by Bob Stokes
Updated: March 09, 2017
[Editor's Note: The text version of the story is below.]
The Elliott Wave Principle tracks more than just the waves of collective psychology in the financial markets. In the broadest terms, it tracks the record of humankind's progress and regress.
Using the stock market as a gauge, when you reflect on humankind's progress during the past 35 years, the advance has been nothing short of remarkable.
On Aug. 13, 1982, the DJIA jumped 11.13 points to 788.05 -- and today, the index is trading around 21,000. What a climb!
As you know, there have been major retrenchments along the way - but still, here we stand near record-high territory.
And, as the latest rally marks its eighth anniversary on March 9 of this year, financial advisors' optimism has reached an extreme:
At 63.8% bulls, the most recent Investors Intelligence Advisors’ Survey is higher than every weekly reading since January 1987. We find it striking that advisory sentiment and the 12-session closing-higher streak both take us back to the same month 30 years ago, when the market was seven months away from a peak that resolved in a crash.
Most market participants extrapolate present financial trends into the future. But, of course, trends change – and usually, when the least number of people expect it. (Just think back to the start of this stock market rally in March 2009, when almost everyone was pessimistic about the future.)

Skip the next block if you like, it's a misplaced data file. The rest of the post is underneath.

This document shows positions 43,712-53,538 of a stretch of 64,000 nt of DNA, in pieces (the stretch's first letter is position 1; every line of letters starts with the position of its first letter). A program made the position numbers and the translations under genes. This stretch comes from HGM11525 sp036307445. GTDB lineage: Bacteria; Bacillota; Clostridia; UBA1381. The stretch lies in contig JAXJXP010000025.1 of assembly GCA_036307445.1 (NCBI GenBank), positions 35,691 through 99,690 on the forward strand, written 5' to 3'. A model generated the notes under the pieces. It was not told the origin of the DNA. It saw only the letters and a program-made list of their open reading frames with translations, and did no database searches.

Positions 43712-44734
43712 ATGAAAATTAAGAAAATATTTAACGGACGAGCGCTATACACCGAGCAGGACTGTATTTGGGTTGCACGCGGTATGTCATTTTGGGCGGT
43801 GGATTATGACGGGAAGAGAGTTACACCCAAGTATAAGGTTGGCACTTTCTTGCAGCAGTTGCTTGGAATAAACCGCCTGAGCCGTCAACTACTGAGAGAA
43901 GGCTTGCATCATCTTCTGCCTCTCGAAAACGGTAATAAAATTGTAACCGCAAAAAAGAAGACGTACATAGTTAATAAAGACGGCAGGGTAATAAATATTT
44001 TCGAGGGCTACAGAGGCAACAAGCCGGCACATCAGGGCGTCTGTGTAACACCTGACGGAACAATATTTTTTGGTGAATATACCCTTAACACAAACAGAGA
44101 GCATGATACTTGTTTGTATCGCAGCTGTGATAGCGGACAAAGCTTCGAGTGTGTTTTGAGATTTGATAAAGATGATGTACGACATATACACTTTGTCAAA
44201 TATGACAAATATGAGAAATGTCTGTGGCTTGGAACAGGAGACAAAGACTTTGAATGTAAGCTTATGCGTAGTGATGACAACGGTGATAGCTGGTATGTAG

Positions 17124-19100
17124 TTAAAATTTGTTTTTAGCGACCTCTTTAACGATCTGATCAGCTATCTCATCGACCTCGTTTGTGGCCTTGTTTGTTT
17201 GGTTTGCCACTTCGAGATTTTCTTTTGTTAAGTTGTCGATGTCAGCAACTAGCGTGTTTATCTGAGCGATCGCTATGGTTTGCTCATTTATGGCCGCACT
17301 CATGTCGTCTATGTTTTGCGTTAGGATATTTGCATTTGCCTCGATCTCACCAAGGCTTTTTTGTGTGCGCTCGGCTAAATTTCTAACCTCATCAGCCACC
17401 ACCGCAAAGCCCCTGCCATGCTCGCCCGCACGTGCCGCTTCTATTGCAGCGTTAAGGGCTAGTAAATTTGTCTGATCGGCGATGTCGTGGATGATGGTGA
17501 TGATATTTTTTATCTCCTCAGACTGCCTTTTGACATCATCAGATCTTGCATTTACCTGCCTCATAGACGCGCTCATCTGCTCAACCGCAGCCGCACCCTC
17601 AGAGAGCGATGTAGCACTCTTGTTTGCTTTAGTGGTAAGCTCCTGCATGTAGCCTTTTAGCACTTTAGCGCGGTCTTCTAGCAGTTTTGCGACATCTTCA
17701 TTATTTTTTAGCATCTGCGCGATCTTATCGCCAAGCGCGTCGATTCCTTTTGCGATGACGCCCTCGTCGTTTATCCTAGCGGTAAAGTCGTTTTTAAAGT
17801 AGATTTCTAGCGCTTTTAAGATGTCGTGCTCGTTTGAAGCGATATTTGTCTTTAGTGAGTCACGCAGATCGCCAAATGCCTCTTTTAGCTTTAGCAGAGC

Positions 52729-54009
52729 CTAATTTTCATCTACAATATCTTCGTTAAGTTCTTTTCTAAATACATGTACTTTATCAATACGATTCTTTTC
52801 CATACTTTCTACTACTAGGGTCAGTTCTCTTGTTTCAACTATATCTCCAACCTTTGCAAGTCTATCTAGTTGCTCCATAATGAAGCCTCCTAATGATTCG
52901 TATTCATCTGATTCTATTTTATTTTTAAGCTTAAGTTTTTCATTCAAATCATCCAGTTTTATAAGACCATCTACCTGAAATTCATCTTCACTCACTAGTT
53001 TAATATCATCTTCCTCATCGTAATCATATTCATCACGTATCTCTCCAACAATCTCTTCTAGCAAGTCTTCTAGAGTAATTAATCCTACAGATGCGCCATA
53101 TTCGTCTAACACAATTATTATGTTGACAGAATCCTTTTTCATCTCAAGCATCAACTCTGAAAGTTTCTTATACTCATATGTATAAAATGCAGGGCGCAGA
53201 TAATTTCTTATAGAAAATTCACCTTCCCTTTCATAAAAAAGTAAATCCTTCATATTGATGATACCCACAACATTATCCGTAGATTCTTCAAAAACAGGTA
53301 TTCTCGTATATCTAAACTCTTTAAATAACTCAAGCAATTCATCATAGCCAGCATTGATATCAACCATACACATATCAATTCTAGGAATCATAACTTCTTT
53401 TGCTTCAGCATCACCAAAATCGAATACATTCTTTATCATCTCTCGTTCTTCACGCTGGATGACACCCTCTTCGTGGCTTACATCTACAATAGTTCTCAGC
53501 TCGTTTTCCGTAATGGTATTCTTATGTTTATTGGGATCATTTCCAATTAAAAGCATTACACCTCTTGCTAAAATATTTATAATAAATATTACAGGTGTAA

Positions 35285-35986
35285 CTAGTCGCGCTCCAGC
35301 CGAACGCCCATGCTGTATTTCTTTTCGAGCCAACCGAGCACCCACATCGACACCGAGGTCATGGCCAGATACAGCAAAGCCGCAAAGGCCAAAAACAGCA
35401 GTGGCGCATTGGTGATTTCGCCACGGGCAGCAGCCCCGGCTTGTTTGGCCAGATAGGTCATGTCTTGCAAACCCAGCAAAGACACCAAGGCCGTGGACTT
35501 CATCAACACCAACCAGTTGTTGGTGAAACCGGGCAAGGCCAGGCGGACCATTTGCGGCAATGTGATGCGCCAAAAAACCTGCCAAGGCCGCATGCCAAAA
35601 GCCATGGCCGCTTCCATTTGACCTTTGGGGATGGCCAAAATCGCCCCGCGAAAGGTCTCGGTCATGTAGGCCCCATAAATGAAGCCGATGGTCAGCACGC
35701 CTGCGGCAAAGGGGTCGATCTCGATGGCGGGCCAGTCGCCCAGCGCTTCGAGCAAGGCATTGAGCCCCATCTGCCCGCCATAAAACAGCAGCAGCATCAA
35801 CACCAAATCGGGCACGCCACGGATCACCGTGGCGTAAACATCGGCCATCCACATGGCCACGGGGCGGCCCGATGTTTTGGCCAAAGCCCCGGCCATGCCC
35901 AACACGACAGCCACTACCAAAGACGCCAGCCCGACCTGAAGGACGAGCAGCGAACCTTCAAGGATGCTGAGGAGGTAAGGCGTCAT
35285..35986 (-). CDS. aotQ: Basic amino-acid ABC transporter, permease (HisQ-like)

This gets us back to the idea of progress and regress. Let's turn to Frost & Prechter's Wall Street classic, Elliott Wave Principle:
The Wave Principle often indicates in advance the relative magnitude of the next period of market progress or regress. Living in harmony with those trends can make the difference between success and failure in financial affairs.
As the book also notes, the stock market's essential form is five waves to progress and three waves to regress – both in bull and bear markets, as "progress" goes both ways, in terms of trend.
Does the essential form have to be five waves and three waves? Think about it and you will realize that this is the minimum requirement for, and therefore the most efficient method of, achieving both fluctuation and progress in linear movement. One wave does not allow fluctuation. The fewest subdivisions to create fluctuation is three waves. Three waves (of unqualified size) in both directions would not allow progress. To progress in one direction despite periods of regress, movements in that direction must be at least five waves, simply to cover more ground than the intervening three waves. While there could be more waves than that, the most efficient form of punctuated progress is 5-3, and nature typically follows the most efficient path.
Right now, with the aid of the Wave Principle, we are telling our subscribers when to anticipate the market's next major trend change – and what stocks should do before it occurs.